Friday, June 08, 2007
Sometimes, free will isn't free. I believe sometimes we are led to the place we are meant to be so that we can serve a purpose beyond the familiar. Today, I am certain that every moment from the time I decided where I would eat lunch to the time when I left to return to work was God working through me.
I know this is a very bold and out there thing to read for some of you, and perhaps surprising to read it here in Bloggerville. Those of you who know me and who've read this blog though know that I pull no punches and tell it like it is, this is just who I am. So no, this isn't some big defining moment in my Christianity, nor is it some great revelation and it definitely is not an evangelical exploit. What follows is simply a moment in the life of some guy who took the time to consider the alternative possibility.
I needed to go to Lowe's to return a flood light that I purchased yesterday and purchase one that actually fits into the fixture where it belongs. While pulling in to the parking lot, I got this great "idea" to stop over at Panera for lunch since it's in the strip mall just across the way and since it's before noon, I should be able to avoid the usual very long lines and difficulty finding a seat.
Just before leaving for lunch, a couple of us were chatting at the library circulation desk. My last words before "I'm heading out to lunch…" were "I'm reading a James Patterson book from the late 80's, but I need to get The 5th Horseman now that the 6th book in the series is out, I need to catch up."
So I finish up at Lowe's, get to Panera, and the line is as long as I've ever seen it even though it's 11:45. I actually turned around to leave then thought," it usually moves pretty well and there are plenty of seats – so I'm gonna stay and get some chicken noodle soup in a sourdough bread bowl (the finest sourdough east of the Mississippi)." I place my order, receive my beeper and while waiting for the soup, grab a cup of water and pick a table; a tall table with two stools. Almost immediately after putting the cup of water down and pulling out my chair, the beeper went ballistic indicating that my soup was ready at the pickup counter. Before they instituted the flashing beeper system it was far more hectic, they've learned how to handle the crowds quite impressively over the years.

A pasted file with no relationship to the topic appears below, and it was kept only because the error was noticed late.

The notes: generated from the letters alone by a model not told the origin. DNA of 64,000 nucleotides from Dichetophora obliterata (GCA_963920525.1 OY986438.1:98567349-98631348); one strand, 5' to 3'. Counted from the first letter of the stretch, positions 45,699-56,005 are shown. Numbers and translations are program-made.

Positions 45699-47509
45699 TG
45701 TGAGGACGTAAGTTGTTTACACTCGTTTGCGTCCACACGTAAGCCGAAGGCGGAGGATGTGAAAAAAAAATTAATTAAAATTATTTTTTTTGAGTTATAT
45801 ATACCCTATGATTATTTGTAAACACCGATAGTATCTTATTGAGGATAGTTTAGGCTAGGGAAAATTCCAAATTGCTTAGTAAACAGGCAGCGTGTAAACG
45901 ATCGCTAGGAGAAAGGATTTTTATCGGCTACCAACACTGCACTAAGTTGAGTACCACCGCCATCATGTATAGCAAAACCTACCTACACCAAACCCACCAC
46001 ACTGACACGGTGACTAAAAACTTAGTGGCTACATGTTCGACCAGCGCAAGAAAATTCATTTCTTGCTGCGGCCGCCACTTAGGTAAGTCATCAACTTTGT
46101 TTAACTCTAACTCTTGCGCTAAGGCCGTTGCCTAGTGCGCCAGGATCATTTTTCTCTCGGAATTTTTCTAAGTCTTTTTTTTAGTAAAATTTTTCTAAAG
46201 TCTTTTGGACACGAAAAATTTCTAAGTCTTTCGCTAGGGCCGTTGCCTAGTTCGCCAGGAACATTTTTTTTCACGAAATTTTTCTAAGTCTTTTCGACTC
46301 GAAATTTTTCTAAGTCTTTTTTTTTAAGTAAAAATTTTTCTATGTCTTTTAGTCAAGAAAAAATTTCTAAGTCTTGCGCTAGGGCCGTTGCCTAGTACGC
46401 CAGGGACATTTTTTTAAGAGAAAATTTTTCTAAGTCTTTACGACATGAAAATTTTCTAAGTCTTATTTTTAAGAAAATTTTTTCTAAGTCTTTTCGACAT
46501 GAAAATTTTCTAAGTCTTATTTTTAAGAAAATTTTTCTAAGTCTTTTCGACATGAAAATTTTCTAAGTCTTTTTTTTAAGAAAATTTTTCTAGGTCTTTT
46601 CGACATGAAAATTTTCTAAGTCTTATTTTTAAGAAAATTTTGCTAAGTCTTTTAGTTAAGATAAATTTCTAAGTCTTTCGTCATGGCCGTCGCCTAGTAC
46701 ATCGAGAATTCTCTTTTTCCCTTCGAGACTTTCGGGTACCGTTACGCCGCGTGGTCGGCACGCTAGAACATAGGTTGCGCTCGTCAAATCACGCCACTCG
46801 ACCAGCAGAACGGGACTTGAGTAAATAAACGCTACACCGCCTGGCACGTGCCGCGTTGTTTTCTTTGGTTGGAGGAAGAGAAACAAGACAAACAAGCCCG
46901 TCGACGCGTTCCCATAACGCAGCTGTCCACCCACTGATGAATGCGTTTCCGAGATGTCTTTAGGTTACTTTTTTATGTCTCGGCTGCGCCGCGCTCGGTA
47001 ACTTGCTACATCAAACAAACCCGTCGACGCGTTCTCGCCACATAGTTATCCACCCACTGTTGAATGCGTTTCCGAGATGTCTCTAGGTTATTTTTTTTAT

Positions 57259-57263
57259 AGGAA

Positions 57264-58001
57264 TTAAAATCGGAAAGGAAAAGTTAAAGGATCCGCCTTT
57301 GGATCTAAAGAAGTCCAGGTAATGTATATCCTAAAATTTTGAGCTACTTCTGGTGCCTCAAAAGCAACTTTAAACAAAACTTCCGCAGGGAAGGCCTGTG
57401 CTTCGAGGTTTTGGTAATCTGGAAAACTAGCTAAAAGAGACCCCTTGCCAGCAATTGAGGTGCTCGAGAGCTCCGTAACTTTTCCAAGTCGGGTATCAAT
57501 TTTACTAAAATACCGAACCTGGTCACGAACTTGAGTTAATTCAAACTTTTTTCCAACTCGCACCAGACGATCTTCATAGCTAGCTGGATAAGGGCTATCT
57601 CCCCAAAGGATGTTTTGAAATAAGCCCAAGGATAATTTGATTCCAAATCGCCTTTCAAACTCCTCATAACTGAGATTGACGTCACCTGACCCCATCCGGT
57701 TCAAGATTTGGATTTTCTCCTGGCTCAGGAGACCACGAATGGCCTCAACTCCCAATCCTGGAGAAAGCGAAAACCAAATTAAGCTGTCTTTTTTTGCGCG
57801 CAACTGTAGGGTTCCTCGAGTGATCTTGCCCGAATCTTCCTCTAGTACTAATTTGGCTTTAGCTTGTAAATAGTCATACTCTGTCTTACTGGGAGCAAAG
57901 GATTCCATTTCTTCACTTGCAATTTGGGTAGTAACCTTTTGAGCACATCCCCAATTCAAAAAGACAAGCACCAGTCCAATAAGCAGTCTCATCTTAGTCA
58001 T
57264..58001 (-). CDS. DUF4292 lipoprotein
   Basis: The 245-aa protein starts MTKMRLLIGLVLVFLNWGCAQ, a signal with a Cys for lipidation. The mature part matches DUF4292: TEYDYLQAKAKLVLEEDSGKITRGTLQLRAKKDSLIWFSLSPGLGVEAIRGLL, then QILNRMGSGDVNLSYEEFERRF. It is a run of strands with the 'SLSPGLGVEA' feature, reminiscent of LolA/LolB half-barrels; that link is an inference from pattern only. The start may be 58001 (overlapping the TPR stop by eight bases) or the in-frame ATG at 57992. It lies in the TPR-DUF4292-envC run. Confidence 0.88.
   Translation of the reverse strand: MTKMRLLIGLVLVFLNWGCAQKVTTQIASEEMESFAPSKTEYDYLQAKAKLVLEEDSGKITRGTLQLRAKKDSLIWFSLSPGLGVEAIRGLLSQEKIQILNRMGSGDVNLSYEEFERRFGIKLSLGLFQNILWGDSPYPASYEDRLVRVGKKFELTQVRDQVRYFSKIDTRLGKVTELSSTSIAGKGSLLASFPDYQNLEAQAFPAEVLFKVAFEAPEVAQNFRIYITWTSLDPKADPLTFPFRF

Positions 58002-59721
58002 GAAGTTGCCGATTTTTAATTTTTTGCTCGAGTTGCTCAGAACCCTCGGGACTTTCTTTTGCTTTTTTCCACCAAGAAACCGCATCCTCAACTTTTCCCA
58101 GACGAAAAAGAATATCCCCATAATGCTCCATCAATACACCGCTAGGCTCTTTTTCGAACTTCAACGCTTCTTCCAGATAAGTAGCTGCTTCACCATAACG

As I return to the table, which is right next to a wall with a ledge, I notice a book at the corner of the ledge which was apparently left behind, I assumed inadvertently, by a recent or nearby patron. Further inspection revealed that of all books, it happens to be The 5th Horseman, by James Patterson; how darn freaky is that? There happened to be a woman sitting at the table just on the other side of the wall so I asked if the book was hers. She said that it wasn't then grabbed the book and noticed an index card on the inside that had a note that read, "FREE – take this book home and read it if you wish, enjoy!" She then asked if I would "read a book like that" to which I responded, "I've read the first four books in that particular series and am a big James Patterson fan." She then said, "Well, I've read enough; you may as well take it." She then handed the book to me, and then began talking for about forty minutes straight.
I'd be lying if I didn't say that the devil on my left shoulder constantly whispered things like "she's nuts", "what a fruitcake", "bail now", but there was another voice, and for some reason, I have complete clarity that it was my own, my conscience, recognizing that she might just be someone who is lonely, and really craves some human contact, someone who will listen to her, someone who will acknowledge her presence in this world. Over the course of her talking, she mentioned that she was a baby boomer ("Now I'm giving away my age"), a cancer survivor, a cancer patient, a former member of the military during Vietnam and subsequently went AWOL, a prosecuting attorney, a computer programmer (Cobol and Fortran), among others. She told be of loves lost and how she feels that she has accomplished many things in her life that she is proud of. She was a model; she said "I was beautiful once." To which I felt obliged to respond, "You still are." She just kept talking and gave me very few opportunities to respond, which was fine with me. I sensed she wanted to talk and more importantly, wanted to be heard – so I listened. I listened until the time came where I really did have to leave to get back to work.
She said her name is Nancy. I said that mine is Chris. Her last words to me were "God Bless you Chris" and mine to her, were "God Bless you too Nancy."